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Wharrie seeks fresh appeal on cocaine sentence because ‘drugs not for here'

July 8th, 2016 10:10 PM

By Southern Star Team

A MAN convicted over his role in the smuggling of €440m worth of cocaine off the West Cork coast claims he should not have been convicted for sale and supply because the drugs were not destined for this country. Perry Wharrie

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A MAN convicted over his role in the smuggling of €440m worth of cocaine off the West Cork coast claims he should not have been convicted for sale and supply because the drugs were not destined for this country.

Perry Wharrie (56), from Loughton, Essex in England, had in 2008 received a 30-year prison sentence.

The sentence was the longest ever handed down in the State for a drugs conviction and it was given to Wharrie for his part in the bungled smuggling attempt at Dunlough Bay near Mizen Head on July 2nd 2007.

Wharrie was unanimously found guilty by a jury at Cork Circuit Criminal Court after a 42-day trial. 

His appeal against conviction was dismissed in April 2013. 

Wharrie is now asking the Court of Appeal to certify a fresh appeal to the Supreme Court, arguing an important point of law of exceptional public importance arises in his case.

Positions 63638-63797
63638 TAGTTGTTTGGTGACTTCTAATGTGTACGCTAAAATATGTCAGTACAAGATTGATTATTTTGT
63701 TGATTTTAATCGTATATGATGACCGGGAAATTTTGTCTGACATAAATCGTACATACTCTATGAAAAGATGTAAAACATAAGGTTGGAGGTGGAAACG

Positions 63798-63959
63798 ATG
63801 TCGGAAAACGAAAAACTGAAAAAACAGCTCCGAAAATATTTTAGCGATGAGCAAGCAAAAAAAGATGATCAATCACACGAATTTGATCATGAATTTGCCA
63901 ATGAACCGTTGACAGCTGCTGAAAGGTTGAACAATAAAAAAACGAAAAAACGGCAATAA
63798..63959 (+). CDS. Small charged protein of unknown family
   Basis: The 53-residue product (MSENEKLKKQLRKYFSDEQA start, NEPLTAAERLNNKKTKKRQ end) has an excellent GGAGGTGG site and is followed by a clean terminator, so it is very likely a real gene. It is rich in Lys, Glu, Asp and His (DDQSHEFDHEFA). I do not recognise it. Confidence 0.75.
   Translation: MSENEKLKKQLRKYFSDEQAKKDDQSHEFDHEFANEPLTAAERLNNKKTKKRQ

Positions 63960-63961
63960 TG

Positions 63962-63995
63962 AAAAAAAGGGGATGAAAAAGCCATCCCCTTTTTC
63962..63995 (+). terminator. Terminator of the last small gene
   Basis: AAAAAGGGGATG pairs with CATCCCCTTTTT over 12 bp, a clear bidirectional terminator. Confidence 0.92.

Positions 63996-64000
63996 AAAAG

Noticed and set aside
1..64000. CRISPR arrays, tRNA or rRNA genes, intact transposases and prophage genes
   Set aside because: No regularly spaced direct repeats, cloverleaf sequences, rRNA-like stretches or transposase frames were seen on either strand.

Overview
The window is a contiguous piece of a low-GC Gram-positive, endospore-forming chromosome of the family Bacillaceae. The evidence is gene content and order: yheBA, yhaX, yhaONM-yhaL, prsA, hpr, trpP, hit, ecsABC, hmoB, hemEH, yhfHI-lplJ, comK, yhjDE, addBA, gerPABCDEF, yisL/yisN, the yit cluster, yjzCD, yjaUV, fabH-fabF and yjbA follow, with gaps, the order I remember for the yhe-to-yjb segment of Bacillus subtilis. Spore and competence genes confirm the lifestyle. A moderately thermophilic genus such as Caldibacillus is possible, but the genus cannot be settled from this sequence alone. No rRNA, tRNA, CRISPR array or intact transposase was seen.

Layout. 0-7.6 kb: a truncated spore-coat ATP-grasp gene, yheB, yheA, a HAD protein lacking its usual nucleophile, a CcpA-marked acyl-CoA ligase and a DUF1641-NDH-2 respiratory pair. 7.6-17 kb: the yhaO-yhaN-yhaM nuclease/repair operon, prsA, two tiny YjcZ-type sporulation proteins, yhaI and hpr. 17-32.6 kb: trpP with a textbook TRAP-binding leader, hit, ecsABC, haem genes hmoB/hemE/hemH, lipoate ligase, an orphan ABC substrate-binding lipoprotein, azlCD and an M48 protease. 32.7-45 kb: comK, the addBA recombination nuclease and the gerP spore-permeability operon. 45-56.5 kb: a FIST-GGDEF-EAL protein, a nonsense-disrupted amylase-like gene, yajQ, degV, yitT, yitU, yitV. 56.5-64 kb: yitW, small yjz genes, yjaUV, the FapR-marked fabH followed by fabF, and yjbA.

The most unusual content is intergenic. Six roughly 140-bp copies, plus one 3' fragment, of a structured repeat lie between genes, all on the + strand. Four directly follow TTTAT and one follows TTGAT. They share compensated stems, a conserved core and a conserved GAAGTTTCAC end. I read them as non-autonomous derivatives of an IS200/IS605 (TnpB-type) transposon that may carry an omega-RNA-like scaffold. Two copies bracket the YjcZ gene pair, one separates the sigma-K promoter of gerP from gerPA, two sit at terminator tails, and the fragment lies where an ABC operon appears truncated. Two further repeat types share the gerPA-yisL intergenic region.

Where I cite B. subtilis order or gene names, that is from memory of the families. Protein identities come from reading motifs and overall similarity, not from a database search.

Last Thursday, Mr Justice John MacMenamin directed the parties to prepare submissions for a hearing date later.  

He declined to make an order for production of Wharrie in court for the hearing after saying there were difficulties previously in getting him from prison to court on time for hearings.   

Wharrie could give evidence from prison by video link, he said.

The point of law being raised concerns whether Wharrie should have been charged with the offence of having the drug for sale and supply. He claims the drug was not destined for this country and could only be an offence here if it was.

The DPP argues that does not meet the necessray criteria for a fresh appeal. 

Wharrie and his co-accused were arrested by gardai after their rigid inflatable boat (RIB) carrying 1.5 tonnes of cocaine got into difficulties off the Cork coast, when one of its petrol engines was filled with diesel. This caused the craft to sink in rough seas.

The cocaine had been transferred to their boat from a Catamaran after a rendezvous 30 miles out to sea. 

Lifeboat crews who came to the aid of the sinking boat found 65 bales of cocaine and customs officials who went to Dunlough Bay came across Wharrie and another man making their way up from the cliffs.

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